Opening times

  • Monday Closed
  • Tuesday Closed
  • Wednesday Closed
  • Thursday Closed
  • Friday Closed
  • Saturday Closed
  • Sunday Closed
More information

Opening times

  • Monday Closed
  • Tuesday Closed
  • Wednesday Closed
  • Thursday Closed
  • Friday Closed
  • Saturday Closed
  • Sunday Closed
More information

Opening times

  • Monday 10am - 5pm
  • Tuesday 10am - 5pm
  • Wednesday 10am - 5pm
  • Thursday 10am - 5pm
  • Friday 10am - 5pm
  • Saturday 10am - 5pm
  • Sunday Closed
More information

Opening times

  • Monday Closed
  • Tuesday Closed
  • Wednesday 10am - 4pm
  • Thursday 10am - 4pm
  • Friday 10am - 4pm
  • Saturday 10am - 4pm
  • Sunday 10am - 4pm
More information

Some of the museums are currently running to Winter season opening times.  To find out more, visit the Opening Times page.

About us / Profile

When did it all start?

The Trust  was established in 2009, and since then we’ve welcomed more than 1million visitors to our museums.

We’ve worked with over 5,000 partners and supported 500,000 plus participants in lifelong learning activities.

We’ve also raised over £20m through public and private donations.

What type of organisation are we?

We are a museums service and care for incredible collections which testify to the role Northumberland has played in shaping modern Britain.

We are stewards of a portfolio of historic sites, sharing the stories of key moments in world history such as:

  • England’s first purpose-built gaol
  • England’s first planned barracks
  • the UK’s first bagpipe museum
  • a Scheduled Ancient Monument Colliery Complex from Europe’s largest coalfield

We are  the custodian of two of two internationally important collections:

  • the Pitmen Painters – the first collection of amateur art to be displayed permanently; and
  • the Berwick-upon-Tweed Burrell Collection – the Northumbrian portion of the most significant private donation in Europe

Can I experience the Collections?

Yes. Of course!

You can find out more about the Collections by clicking here.

To get a taste of what you can explore during your visits to the museums please see below.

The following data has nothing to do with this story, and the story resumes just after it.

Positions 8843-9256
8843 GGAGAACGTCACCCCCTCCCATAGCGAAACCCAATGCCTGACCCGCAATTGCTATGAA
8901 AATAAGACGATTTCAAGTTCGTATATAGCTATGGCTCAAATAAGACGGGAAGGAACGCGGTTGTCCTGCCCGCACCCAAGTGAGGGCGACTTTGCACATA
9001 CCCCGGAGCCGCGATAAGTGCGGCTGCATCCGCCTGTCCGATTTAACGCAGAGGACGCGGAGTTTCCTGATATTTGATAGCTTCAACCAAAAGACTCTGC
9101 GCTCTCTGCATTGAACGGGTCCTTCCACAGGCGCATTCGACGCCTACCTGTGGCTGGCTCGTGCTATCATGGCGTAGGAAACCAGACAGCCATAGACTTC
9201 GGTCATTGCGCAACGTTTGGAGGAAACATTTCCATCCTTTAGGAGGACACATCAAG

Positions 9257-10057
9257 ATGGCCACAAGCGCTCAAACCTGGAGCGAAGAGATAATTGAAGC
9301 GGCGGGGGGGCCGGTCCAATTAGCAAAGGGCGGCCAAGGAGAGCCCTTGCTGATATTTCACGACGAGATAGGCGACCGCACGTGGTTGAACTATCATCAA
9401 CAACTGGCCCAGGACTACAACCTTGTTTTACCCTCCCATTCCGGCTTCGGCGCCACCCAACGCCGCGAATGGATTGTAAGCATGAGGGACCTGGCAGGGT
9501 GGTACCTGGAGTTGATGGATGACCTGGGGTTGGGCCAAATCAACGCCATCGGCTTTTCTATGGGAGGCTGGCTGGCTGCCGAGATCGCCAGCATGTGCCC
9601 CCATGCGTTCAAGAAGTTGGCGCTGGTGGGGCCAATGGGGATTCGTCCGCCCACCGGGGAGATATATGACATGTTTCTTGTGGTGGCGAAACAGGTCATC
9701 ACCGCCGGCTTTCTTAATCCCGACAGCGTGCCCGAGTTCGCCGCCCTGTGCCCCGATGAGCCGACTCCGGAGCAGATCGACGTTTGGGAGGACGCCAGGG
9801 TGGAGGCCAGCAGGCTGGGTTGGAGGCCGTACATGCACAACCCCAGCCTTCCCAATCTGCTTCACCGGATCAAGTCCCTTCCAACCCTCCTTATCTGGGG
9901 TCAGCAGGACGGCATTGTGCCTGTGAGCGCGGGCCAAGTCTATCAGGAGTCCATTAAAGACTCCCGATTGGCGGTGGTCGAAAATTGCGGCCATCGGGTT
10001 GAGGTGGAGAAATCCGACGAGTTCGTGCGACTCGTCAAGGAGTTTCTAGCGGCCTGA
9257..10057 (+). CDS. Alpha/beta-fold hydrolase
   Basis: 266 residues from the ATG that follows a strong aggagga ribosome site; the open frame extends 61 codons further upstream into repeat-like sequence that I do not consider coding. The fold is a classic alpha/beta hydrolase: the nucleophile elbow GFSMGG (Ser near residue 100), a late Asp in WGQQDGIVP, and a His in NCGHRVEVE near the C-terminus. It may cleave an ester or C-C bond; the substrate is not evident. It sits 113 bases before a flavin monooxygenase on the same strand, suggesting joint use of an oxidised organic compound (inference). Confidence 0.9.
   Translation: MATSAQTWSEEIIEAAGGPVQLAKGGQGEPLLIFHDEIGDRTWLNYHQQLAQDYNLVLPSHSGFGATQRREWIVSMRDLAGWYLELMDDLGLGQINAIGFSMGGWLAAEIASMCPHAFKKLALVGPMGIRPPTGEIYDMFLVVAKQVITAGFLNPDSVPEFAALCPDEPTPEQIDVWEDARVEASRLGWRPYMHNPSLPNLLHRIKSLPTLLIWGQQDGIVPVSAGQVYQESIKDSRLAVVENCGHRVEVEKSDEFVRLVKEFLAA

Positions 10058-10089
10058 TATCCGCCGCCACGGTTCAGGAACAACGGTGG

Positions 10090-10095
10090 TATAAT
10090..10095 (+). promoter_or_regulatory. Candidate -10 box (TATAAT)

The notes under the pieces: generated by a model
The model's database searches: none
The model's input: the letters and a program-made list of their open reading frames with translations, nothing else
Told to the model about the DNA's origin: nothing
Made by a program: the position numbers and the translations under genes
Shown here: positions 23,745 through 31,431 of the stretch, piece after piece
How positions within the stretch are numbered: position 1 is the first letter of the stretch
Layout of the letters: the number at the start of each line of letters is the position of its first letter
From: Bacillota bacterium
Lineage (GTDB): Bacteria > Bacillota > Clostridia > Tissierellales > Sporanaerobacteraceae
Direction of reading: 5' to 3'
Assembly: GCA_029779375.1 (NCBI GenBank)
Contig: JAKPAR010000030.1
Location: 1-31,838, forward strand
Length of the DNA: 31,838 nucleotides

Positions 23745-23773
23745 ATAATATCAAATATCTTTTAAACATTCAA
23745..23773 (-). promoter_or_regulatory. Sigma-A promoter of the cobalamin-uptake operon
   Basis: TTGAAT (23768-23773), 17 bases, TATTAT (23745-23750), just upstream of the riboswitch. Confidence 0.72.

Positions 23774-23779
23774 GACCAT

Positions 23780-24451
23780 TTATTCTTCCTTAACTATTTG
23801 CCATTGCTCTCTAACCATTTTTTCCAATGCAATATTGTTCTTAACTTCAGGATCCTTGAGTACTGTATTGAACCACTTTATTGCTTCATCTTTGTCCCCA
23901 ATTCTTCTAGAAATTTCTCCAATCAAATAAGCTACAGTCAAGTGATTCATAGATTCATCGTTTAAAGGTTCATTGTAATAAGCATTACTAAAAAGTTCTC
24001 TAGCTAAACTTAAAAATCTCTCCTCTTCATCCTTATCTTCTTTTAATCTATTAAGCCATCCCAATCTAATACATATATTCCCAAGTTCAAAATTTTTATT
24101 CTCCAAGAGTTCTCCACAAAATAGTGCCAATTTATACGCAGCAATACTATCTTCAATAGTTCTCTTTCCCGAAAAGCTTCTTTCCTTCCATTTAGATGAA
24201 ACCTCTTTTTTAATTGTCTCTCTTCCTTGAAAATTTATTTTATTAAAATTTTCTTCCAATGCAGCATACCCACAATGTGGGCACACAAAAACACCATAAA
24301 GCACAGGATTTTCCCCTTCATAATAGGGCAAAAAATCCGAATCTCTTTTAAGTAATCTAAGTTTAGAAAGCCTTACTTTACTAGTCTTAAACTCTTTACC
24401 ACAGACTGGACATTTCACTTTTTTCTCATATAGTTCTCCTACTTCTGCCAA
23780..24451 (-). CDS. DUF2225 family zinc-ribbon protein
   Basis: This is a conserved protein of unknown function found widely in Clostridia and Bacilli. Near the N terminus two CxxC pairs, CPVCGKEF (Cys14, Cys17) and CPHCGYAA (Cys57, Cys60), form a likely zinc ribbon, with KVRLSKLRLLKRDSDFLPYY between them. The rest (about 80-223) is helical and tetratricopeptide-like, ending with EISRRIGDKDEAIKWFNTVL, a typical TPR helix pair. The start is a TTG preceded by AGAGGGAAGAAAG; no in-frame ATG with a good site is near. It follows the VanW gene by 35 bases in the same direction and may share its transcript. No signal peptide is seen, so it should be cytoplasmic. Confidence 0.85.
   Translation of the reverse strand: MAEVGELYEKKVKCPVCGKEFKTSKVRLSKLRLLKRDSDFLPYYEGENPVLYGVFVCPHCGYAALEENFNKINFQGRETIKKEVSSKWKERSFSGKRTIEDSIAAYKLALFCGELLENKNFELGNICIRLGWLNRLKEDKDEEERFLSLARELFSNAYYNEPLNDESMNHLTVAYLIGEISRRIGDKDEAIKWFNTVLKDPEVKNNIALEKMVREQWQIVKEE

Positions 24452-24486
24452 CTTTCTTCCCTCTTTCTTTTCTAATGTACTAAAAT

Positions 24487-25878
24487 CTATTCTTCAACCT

Tell me a bit about the Collections at Berwick Museum and Art Gallery…

Berwick Museum and Art Gallery is housed in England’s first planned barracks and hosts the Berwick-Upon-Tweed Burrell Collection. 

This collection was donated to the Town and forms part of the most significant private donation to the public ever made in Europe.

This collection features a Degas, easel paintings by Boudin and Daubigny, and significant collections of decorative arts from Europe and East Asia.

The museum is also home to the Berwickshire Naturalists’ Club Library, a fantastic array of social and industrial history collections as well as Medieval, Neolithic and Bronze Age artefacts.

What can I experience at Hexham Old Gaol?

Hexham Old Gaol is England’s oldest prison.

Not only is it England’s oldest prison, it also holds a special collection of music manuscripts and local history publications. 

These Collections are very important as they tell us about the oral tradition of Border Ballads. 

Opposite the Old Gaol you can see the Moot Hall, a place where decisions affecting local issues were made.  A ‘moot’ refers to the meeting of the people making those decisions.

Tell me about Morpeth Chantry Bagpipe Museum…

Morpeth Chantry Bagpipe Museum can be found within a thirteenth century chantry in Morpeth. 

The museum is home to a unique and internationally significant collection of Northumbrian small pipes.

The museum also has rare examples from other piping traditions, including a set of pipes played at the Battle of Culloden, and a set from the court of ‘the Sun King’, Louis XIV.

What can I see and do at Woodhorn Museum?

Woodhorn Museum is a former colliery and is now a Scheduled Ancient Monument. 

Here you can find the amazing collection of the Ashington Group or Pitmen Painters.  The is the first collection of work by amateur artists to go on permanent display anywhere in the world.

The museum is home to a large collection of social history items related to the Northumberland coalfield.

There is also an important material record of the Hartley Pit Disaster – an event which resulted in changes to mining legislation saving countless millions of lives throughout the world.

We are ambitious:

  • We hosted the first Weeping Window Poppies tour outside of London;
  • We delivered the prestigious cross-border multidisciplinary educational project Flodden 500;
  • We have been a partner in exciting community-centric events such as the North East’s largest Sci-Com Festival Invasion Day; and,
  • We have changed the way people think through our work on the pioneering Arts Council England Creative People and Places Project, bait.

Something we love to do through our historic sites, museum and archive Collections is to provide unique engagement opportunities in community settings, classrooms and colleges.

We also enjoy working alongside a wide range of academic, third sector and commercial partners on a large range of exciting projects and areas of work.

Recognition of our work

In recent years, our exciting work has received many prestigious awards, including: